John Thompson Jr., however, is in my wheelhouse. And the former Georgetown coach and radio host — like Joe Paterno, a longtime ally of Nike’s — went on ESPN 980 this week and spoke passionately about Paterno.
An excerpt of his comments follows.
“Well, it’s really a very pitiful situation, and it’s hard for anybody to describe it without wondering why the youngsters were left vulnerable to that sick man [Jerry Sandusky]. That’s the thing that puzzles me more than anything, is not the initial thing that he did, but why he was tolerated for such a long long time — to be able to stay in that environment, and to leave kids vulnerable to him, and the access that he had.
“I can’t tell you [how] that [happened]. I can’t hear anything that makes me see the justification of that.
“But when I look at the thing with Joe, I know a lot of terrible people — terrible people — who I have relationships with. And I probably like ‘em to some extent. But if they do one good thing, I don’t then say that they’re a good person, if I know the dishonest things that they’re doing.
“So when you’ve got a good man who’s done a hell of a lot of good, and he does something that he maybe would be sorry about, I can’t begin to define him as being a bad person, because he made a mistake or he misjudged what he should have done. Just as I won’t say that the bad person is good because he does a good thing.
“We create false gods in our lives. Joe is not a god. John [Wooden] is not a god, [Coach] K is not a god, [Vince] Lombardi is not a god. He’s a human being that has human frailties, and they make mistakes, ok? But we need gods in our lives, and we tend to attribute that only — only — to sport....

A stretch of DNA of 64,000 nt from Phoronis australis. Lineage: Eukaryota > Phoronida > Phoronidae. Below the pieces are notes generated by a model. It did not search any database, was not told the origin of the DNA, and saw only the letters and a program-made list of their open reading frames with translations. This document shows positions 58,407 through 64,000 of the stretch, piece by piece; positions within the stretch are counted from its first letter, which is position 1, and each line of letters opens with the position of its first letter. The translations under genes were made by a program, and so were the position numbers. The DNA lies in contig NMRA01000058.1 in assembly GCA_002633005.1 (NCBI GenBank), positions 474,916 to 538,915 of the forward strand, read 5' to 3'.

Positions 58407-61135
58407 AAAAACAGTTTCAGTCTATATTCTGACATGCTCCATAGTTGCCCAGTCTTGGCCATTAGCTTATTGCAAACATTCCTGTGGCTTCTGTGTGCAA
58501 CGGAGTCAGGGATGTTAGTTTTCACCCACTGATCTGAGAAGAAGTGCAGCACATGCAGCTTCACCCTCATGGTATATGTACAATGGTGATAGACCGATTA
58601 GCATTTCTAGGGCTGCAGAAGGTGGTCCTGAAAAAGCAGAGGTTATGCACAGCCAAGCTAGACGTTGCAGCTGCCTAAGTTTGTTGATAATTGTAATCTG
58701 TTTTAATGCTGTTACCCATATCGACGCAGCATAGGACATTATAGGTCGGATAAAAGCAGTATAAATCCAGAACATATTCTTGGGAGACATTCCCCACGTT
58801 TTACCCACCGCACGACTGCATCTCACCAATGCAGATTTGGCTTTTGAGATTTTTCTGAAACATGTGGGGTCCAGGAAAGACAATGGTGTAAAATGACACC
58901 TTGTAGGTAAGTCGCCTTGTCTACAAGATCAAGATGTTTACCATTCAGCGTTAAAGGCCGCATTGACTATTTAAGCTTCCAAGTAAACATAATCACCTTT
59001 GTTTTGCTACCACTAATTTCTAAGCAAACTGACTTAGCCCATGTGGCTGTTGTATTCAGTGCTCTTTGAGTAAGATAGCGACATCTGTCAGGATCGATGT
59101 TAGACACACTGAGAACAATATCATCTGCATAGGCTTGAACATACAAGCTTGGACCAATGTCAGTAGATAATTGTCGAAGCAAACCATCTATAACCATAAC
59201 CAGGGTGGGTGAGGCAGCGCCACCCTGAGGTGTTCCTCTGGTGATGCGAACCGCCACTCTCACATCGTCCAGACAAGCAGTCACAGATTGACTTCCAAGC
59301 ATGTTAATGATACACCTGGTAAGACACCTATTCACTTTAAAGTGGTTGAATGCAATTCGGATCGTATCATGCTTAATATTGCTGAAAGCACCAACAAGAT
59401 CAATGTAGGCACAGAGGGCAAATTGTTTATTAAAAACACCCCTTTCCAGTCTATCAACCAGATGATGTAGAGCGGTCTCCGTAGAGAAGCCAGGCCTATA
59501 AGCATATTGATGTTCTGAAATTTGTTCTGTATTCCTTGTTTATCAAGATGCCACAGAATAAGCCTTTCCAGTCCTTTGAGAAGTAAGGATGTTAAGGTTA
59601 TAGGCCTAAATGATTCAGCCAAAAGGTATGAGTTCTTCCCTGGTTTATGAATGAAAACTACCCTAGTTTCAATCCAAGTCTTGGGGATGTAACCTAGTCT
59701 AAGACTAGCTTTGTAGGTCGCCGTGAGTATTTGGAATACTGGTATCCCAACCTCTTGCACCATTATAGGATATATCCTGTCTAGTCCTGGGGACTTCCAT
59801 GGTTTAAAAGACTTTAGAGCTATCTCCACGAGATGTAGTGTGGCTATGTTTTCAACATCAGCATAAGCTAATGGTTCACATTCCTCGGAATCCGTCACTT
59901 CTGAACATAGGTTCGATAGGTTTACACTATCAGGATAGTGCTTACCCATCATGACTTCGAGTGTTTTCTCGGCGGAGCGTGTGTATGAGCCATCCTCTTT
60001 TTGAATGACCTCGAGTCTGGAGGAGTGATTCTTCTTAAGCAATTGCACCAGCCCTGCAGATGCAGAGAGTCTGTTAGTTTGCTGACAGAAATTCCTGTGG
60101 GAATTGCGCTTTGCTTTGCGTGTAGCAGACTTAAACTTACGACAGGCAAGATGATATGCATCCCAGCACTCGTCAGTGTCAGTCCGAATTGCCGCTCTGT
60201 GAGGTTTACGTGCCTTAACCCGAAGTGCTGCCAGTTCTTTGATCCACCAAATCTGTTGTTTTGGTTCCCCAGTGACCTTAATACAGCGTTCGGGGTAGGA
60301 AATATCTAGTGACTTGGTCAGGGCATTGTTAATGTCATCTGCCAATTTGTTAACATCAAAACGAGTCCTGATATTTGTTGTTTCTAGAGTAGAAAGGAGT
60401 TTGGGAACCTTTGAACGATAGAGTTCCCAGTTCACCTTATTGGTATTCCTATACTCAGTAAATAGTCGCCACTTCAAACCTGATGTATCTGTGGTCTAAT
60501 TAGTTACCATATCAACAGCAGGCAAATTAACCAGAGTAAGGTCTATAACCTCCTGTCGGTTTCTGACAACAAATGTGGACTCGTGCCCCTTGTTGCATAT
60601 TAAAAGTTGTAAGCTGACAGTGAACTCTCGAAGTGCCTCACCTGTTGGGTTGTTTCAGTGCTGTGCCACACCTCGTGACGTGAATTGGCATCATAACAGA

“I feel bad for Joe, because I think he was a damn good man. I think he made a mistake. Probably he would say a terrible mistake. But if Jesse James robbed a hundred thousand banks and gave a little bit of money to the poor, I’m not gonna say he’s a good man. Nor in hell am I gonna say that Joe is the worst person that ever lived because he made a mistake.
“He’s not a god. We put people in god-like positions, and then they become incarcerated by their reputations. And then when they become incarcerated by their reputations, we exploit that. We exploit that. Because we need to say that if you win so many games, if you won so many championships, you’re better than everybody else.
“And when that person makes the human mistake with the human frailty, we jump up and say, ‘Oh, we worshipped them too much.’ We worship everybody too much. That’s the society that we live in. We gear ourselves toward money. I do. Everybody else does....
“But I don’t know the answer to it. I don’t know the answer to it. We have created false gods in sport....It was a mistake being made by a damn good man, and that doesn’t make him a criminal. That means he made a mistake.”
More on Penn State:
Jenkins: Truth is, Paterno lied
Robinson: A coach’s shame